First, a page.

Leaders should avoid rigid thinking. “Depending on the organization’s size, adaptability, and leadership, these challenges can be managed internally,” Flynn said. Solutions must align with culture.
Realizing hybrid work’s advantages requires skillful change management and communication. Leaders must set a vision for a productive flexible future that engages employees. Involve cross-functional teams in co-creating hybrid models. Conduct pilots to test approaches on a small scale first. Gather continuous feedback from users to guide enhancements. Share progress and success stories to spur adoption. Revisit policies regularly to optimize for evolving needs. With a collaborative process and empathy for the human experience, organizations implement high-performing hybrid work models.
Regular check-ins to reevaluate policies based on performance data enables optimal calibration. People analytics provides insights to continuously refine hybrid work. Prescribed mandates fail. Customization succeeds.
This message of customization and avoiding top-down, prescribed mandates reflects the best practices I have seen in the over two dozen client organizations I helped transition to hybrid work models. When they tried to adopt a more top-down approach, they faced serious resistance and attrition. Every time I came in, I strongly advocated a customized approach reflecting the specific needs of each team, pushing decision-making down to the team level.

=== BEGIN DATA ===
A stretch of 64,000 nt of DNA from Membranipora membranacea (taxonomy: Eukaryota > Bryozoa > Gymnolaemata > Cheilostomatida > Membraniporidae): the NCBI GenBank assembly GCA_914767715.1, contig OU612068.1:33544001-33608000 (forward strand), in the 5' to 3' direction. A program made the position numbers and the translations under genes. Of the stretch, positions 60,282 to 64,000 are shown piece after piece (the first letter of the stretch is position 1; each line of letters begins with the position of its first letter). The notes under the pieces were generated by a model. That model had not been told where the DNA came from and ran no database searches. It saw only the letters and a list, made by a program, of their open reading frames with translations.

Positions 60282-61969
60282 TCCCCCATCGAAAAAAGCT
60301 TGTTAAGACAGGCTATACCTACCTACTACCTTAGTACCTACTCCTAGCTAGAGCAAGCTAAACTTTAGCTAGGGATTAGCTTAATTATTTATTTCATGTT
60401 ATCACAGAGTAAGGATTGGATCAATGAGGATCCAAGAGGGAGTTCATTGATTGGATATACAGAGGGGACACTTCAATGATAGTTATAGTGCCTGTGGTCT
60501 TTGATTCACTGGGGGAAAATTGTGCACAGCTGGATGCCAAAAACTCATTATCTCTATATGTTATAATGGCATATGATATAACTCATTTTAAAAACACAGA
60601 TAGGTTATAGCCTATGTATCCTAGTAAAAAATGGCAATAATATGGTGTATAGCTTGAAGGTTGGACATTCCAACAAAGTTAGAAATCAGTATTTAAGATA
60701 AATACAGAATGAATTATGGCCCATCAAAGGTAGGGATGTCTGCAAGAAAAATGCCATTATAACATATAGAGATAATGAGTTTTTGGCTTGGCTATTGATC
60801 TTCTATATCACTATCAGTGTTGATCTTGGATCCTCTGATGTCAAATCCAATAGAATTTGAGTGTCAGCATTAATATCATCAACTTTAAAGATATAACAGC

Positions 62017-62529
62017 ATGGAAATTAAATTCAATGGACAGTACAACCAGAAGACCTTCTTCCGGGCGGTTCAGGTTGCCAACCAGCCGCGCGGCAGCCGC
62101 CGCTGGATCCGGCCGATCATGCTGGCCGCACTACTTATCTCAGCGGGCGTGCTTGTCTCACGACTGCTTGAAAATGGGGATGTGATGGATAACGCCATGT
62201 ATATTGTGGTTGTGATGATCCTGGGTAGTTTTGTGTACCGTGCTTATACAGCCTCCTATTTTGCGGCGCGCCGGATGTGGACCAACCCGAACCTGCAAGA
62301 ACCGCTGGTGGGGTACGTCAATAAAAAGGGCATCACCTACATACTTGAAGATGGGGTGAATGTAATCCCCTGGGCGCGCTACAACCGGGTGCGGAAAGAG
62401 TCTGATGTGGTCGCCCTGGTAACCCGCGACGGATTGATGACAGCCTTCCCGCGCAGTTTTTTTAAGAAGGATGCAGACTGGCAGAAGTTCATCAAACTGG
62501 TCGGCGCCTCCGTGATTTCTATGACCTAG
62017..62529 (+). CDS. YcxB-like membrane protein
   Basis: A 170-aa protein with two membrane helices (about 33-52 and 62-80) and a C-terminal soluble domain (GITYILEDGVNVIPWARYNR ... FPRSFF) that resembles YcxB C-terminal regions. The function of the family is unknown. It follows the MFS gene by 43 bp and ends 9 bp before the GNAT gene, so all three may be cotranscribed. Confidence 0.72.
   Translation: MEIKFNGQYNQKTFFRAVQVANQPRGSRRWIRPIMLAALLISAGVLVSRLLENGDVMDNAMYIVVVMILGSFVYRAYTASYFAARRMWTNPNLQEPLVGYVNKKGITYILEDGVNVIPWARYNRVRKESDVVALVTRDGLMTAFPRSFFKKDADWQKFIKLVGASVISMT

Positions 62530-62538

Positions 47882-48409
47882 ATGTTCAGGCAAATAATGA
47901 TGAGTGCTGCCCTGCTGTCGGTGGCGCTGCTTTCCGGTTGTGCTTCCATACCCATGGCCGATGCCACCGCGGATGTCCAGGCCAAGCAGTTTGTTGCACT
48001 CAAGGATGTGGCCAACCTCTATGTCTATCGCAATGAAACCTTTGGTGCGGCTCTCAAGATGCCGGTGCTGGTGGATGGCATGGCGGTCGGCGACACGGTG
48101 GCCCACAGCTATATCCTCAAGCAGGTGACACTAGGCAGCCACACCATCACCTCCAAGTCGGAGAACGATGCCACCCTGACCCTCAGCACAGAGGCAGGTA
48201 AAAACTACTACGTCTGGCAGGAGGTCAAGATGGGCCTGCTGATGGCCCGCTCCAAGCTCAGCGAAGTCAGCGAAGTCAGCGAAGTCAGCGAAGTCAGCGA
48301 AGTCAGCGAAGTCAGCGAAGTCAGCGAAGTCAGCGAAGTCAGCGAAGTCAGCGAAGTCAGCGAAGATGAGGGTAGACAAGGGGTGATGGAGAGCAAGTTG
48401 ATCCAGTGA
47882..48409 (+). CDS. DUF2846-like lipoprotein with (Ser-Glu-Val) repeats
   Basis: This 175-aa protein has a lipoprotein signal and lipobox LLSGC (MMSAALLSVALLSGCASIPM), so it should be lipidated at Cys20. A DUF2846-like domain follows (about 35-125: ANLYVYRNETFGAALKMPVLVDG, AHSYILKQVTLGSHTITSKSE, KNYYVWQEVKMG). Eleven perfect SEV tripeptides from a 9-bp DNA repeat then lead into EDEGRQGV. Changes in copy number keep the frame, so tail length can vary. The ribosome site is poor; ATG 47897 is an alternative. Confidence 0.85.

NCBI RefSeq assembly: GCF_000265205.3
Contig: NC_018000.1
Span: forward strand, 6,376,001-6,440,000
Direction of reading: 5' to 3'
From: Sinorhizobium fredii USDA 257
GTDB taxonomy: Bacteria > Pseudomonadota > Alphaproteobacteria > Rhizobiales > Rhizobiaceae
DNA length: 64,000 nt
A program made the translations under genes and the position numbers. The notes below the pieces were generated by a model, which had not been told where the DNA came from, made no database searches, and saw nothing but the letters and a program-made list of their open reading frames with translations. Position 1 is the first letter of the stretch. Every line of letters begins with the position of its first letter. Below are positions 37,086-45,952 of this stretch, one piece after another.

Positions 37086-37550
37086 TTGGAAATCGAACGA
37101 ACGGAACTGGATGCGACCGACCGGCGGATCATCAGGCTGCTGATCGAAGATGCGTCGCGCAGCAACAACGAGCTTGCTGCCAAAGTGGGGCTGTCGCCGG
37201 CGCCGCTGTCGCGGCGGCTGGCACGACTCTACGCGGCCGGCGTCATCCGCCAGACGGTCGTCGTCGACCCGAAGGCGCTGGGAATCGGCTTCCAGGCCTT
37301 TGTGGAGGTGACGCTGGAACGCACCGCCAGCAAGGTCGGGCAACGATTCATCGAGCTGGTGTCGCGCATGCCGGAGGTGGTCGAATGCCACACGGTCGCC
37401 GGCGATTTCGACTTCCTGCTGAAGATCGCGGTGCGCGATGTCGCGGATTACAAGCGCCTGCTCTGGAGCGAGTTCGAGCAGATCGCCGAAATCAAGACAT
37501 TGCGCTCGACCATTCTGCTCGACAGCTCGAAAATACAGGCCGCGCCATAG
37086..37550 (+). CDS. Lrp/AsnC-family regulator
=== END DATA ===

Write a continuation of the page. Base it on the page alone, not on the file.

Recent research by BCG in the form of a survey of 1,500 global office workers helps affirm this approach. If the company decides where they work, 24% of employees were unhappy with their work location policy. That 24% goes down to 14% if the manager decides and 6% if the team decides. In other words, the closer to the team level the policy gets set, the more satisfied employees are with it. No wonder: the team knows best what they need – salespeople, IT staff, and accountants have different needs to be in the office, and it makes little sense to impose a top-down, standardized policy on all of them.
Addressing Cognitive Biases
The adoption and optimization of hybrid work models can be significantly impacted by cognitive biases. Two such biases, the status quo bias and anchoring bias, provide a pertinent lens through which the dynamics of transitioning to hybrid models can be understood.